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MPAA: College students not to blame for piracy

updated 12:35 pm EST, Wed January 23, 2008

MPAA: We were wrong

A 2005 study grossly distorted the role of colleges in movie piracy, the Motion Picture Association of America now admits. Commissioned by the trade group, the study blamed a massive 44 percent of all domestic piracy on college students, who frequently have access not only to broadband Internet connections but high-speed local networks. The MPAA is currently telling educational groups that the figure was a result of "human error," and is in fact closer to just 15 percent, the Associated Press writes.

The correction may be especially important politically, as the MPAA had previously been using the bad data to push legislation before the US House of Representatives. The House is still examining proposed laws that would force colleges to clamp down on file sharing. Regardless of the new information, the MPAA insists that schools should still clamp down in some manner.

Even this is disputed by Educause, a group that promotes the spread of IT in higher education. VP Mark Luker claims that over 80 percent of college students live off campus, a fact which the MPAA is said to ignore. In reality, says Luker, colleges may account for just three percent of piracy traffic in the US.

by MacNN Staff



  1. climacs

    Joined: Dec 1969



    gee, who'da thunk it? The MPAA grossly exaggerates piracy to push their agenda!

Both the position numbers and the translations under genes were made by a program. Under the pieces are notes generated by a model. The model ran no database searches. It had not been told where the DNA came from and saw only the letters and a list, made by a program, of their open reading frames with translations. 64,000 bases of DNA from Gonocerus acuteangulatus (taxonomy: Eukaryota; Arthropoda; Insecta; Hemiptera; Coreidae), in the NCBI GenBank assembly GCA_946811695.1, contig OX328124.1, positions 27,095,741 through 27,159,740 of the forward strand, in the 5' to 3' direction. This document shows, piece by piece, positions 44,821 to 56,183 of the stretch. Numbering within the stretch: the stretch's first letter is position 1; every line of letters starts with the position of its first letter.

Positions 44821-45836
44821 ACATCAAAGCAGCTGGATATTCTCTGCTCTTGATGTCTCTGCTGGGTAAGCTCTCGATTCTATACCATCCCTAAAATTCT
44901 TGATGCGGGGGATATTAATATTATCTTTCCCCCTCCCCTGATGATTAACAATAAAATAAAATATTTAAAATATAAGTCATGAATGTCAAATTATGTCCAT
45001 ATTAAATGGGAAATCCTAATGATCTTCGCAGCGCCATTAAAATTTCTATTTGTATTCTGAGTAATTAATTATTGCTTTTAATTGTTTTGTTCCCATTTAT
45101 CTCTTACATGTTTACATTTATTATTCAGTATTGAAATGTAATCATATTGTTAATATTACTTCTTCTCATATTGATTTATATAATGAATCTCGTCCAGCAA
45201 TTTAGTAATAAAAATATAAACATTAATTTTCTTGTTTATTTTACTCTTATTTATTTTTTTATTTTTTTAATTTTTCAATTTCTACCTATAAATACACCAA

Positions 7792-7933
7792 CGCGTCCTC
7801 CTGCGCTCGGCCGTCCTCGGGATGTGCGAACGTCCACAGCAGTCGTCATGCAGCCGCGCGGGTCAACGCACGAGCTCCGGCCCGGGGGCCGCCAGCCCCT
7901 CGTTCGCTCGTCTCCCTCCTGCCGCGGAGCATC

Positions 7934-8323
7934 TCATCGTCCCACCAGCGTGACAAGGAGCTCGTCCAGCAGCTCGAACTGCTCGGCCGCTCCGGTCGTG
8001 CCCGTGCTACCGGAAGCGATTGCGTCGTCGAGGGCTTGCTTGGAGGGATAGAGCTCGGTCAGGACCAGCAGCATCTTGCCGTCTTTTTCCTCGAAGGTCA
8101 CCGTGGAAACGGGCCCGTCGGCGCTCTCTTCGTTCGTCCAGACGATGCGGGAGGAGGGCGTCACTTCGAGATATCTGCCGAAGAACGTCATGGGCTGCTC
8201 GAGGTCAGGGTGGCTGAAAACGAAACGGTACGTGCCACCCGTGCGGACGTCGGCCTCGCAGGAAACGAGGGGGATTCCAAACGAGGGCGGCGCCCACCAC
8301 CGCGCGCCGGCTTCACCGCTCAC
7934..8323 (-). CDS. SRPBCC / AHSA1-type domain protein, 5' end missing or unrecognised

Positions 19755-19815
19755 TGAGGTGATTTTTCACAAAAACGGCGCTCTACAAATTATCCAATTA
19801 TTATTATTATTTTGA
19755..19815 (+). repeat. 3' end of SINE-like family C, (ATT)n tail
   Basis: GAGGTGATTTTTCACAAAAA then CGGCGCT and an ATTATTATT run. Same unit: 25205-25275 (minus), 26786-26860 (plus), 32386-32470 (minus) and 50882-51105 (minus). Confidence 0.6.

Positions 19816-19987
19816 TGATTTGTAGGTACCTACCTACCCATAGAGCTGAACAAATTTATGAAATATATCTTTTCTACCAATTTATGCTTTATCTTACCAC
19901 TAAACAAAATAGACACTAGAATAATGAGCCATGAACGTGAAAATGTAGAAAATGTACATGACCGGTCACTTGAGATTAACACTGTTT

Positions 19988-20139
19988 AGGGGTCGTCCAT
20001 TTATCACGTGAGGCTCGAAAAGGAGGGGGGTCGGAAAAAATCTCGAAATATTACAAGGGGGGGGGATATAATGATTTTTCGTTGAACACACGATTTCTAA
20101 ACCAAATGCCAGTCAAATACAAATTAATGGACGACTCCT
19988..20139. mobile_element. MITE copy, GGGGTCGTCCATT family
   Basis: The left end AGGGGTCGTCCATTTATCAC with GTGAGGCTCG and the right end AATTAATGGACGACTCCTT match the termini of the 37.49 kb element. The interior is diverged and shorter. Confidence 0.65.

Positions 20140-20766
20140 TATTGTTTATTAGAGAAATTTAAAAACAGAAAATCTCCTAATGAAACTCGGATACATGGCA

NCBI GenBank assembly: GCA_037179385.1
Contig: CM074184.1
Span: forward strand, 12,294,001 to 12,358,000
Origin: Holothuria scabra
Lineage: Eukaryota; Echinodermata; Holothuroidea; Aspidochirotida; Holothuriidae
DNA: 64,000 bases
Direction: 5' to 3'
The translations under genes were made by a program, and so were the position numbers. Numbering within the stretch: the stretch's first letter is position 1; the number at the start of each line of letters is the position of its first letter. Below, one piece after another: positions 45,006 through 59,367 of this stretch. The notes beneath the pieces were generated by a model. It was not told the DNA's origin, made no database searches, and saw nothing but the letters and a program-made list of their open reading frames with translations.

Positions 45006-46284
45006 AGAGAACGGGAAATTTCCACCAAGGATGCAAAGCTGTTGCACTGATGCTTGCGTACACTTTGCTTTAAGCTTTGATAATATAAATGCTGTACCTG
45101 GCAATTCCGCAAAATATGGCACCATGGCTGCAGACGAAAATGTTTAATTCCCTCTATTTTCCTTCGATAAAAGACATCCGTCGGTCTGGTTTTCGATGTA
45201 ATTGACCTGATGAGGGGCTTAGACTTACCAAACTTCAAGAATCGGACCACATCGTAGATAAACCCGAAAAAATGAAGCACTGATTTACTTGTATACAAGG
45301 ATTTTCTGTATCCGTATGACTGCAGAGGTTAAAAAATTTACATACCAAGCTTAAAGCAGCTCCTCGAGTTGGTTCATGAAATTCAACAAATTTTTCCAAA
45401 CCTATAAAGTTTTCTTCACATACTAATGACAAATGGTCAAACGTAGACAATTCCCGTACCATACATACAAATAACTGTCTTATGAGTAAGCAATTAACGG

1. leamanc

    Joined: Dec 1969


    How can we believe...

    ...anything they say when their estimates were off by nearly 30 percent?

  1. climacs

    Joined: Dec 1969


    now if only

    the RIAA would own up to their lies and distortions.

    I wonder what compelled MPAA to come clean on their bad numbers?

  1. Eldernorm

    Joined: Dec 1969


    MPAA and RIAA

    Just two groups that are trying to hold on to a past that is fast fading. They will do anything to make their millions in paychecks, no matter how it hurts the average person, and no matter how useless.

    I blame the CEOs of the music and video companies as they give these people their marching orders.


  1. Guest

    Joined: Dec 1969


    Coming clean.

    I think the death of Jack Valenti has something to do with this.

    15 years from now I predict that history will mark Valenti as one of the darker figures of the entertainment industry.

    In the den of gangsters that is the MAFIAA he was a don.

    I alao think that the MPAA has figured out that they, and the structures that prop them up are irrelevant to most folks. At this point they need a ton of goodwill.

    It pays not to criminalize your young customers. And they only found that out now?

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